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Displaying posts with tag: password (reset)
MySQL – changing a user password


This post is for educational purposes only and no responsibility will be taken if you execute any of the commands. You mess it, you fix it!

Replacing a password for a user on MySQL can be done in at least four ways. Three ways at least.

1. set password for ‘user’@'host’=password(‘abc’);

2. grant usage on *.* to ‘user’@'host’ identified by ‘abc’;

3. update mysql.user set password=password(‘abc’) where user=’user’ and host=’host’;

mysql Wed Mar  9 14:27:17 2011 > set password for 'dc'@'%' = password('d');
Query OK, 0 rows affected (0.00 sec)

mysql Wed Mar  9 14:27:39 2011 > show grants for 'dc'@'%';
| Grants for dc@%                                                                                   | …
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Securich – The MySQL Security Package step by step run through

I would like to start off by excusing myself for having had a broken link on when I published the latest blog post about Securich.

The tool is downloadable from there and anyone can use it for free in accordance to GPLv2.

I wanted to throw out tutorial about how to install it and use it (Note this tutorial is for version securich version 0.1.2):

Pop Quiz: MySQL Password Hashing

The answers to the last pop quiz are up:

So here’s another pop quiz. Given the following:

Welcome to the MySQL monitor.  Commands end with ; or \g.
Your MySQL connection id is 16450949 to server version: 4.1.14-standard-log

Type 'help;' or '\h' for help. Type '\c' to clear the buffer.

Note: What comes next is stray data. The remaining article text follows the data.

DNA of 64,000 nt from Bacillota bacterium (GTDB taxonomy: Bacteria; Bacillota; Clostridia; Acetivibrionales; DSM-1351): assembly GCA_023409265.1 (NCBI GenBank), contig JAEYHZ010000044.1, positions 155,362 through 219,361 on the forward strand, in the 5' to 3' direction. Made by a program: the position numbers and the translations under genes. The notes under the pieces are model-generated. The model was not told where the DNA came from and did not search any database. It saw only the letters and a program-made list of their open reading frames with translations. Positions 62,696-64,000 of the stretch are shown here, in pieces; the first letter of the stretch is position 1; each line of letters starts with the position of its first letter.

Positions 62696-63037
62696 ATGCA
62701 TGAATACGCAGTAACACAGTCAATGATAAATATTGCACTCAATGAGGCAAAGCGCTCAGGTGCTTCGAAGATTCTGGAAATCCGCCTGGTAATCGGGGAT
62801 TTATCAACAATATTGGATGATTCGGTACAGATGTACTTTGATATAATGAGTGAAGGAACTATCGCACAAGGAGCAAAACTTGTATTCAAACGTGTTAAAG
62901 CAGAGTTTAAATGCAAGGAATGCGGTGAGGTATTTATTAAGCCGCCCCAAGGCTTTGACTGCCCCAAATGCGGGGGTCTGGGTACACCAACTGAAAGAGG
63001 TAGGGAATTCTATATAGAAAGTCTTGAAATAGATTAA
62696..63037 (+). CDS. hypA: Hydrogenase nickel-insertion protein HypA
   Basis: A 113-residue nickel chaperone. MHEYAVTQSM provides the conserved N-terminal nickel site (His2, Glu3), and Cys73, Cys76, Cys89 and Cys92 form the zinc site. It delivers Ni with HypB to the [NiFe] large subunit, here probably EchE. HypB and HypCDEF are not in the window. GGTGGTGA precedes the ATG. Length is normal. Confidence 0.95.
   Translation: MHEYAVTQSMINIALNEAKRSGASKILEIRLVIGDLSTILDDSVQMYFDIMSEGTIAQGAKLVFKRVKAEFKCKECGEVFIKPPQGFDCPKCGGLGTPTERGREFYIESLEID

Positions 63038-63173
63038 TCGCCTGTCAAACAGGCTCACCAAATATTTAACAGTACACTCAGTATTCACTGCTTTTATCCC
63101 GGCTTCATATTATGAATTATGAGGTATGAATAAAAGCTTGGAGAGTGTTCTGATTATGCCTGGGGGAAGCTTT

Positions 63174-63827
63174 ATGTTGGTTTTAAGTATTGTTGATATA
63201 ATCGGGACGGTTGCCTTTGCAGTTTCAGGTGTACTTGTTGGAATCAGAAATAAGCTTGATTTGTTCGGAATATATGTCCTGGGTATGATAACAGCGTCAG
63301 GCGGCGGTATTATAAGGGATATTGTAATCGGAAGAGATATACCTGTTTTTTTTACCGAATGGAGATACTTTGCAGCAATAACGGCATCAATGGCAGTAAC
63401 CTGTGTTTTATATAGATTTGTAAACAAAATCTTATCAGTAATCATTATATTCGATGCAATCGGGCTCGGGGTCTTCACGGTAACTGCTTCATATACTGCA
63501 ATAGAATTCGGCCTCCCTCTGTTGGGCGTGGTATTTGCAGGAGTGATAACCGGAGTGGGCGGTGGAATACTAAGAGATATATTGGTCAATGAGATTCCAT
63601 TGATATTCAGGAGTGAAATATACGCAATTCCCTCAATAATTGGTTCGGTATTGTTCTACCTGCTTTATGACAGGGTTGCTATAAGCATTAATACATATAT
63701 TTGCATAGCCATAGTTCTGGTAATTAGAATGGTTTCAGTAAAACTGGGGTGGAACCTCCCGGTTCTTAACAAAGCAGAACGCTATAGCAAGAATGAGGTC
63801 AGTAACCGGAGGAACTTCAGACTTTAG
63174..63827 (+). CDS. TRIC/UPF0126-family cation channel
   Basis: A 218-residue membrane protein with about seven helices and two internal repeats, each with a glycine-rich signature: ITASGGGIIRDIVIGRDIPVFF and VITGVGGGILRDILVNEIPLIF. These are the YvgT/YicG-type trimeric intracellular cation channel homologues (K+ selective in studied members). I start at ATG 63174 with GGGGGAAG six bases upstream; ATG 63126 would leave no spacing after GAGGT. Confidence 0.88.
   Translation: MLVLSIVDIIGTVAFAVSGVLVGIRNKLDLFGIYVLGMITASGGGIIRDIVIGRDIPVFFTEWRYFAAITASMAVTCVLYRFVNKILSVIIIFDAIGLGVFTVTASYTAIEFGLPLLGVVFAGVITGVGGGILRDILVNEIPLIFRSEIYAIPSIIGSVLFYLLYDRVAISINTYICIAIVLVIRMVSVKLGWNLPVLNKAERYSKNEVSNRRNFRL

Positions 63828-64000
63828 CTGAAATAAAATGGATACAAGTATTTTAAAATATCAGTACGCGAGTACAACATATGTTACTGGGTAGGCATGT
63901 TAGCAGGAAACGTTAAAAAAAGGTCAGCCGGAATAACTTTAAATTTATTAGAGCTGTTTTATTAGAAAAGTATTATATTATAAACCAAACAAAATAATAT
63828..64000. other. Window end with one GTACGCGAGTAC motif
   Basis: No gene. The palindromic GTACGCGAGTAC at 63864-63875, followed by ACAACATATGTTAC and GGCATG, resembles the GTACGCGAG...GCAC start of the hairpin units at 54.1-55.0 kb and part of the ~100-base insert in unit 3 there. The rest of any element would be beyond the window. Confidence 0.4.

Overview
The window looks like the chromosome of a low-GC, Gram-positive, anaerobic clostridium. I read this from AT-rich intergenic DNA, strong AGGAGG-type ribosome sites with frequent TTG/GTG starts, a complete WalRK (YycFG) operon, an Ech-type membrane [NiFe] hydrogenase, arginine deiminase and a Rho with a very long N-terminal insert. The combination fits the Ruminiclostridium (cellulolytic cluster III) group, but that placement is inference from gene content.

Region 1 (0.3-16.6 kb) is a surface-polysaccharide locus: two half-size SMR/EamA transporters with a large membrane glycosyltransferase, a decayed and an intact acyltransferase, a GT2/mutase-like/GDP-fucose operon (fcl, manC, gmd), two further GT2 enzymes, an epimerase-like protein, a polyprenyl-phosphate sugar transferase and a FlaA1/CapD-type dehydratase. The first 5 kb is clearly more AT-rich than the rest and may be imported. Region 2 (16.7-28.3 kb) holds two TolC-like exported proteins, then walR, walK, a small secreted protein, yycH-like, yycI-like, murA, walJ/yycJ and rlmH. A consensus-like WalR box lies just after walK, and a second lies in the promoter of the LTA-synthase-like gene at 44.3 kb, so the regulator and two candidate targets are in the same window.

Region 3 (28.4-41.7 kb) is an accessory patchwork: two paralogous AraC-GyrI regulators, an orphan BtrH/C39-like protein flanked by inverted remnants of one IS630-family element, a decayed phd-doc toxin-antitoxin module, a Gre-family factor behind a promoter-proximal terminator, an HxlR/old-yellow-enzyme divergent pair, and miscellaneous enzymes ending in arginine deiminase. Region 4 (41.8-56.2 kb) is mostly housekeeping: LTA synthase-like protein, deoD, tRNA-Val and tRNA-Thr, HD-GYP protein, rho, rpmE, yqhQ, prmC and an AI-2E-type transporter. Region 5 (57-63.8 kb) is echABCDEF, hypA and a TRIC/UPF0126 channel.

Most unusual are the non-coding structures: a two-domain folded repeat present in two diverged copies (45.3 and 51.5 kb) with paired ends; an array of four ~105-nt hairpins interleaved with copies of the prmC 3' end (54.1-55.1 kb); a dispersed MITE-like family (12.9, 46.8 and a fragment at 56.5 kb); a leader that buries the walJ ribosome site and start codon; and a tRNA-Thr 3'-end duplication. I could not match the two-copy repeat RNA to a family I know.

mysql> select count(*),length(password) from mysql.user group by length(password);
| count(*) | length(password) |
|       49 |               16 |
|       31 |               41 |
2 rows in set (0.00 sec)

mysql> select password('foo');
| password('foo')                           |
| *F3A2A51A9B0F2BE2468926B4132313728C250DBF | …
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Checking password strength using and AJAX

With some inspiration from Ben Ramsey i created a little demo for using my md5 database during the signup process on a website.

This example demonstrates the use of the MD5 database at and AJAX to check password strength during signup on a website. After supplying a username and a password, a md5 hash of the password is generated using Paul Johnston's md5 javascript library.

The hash of the password (not the password itself) is then sent to If the website returns a result for the given password (hence the hash password combination is stored in the md5 database) it can be regarded as …

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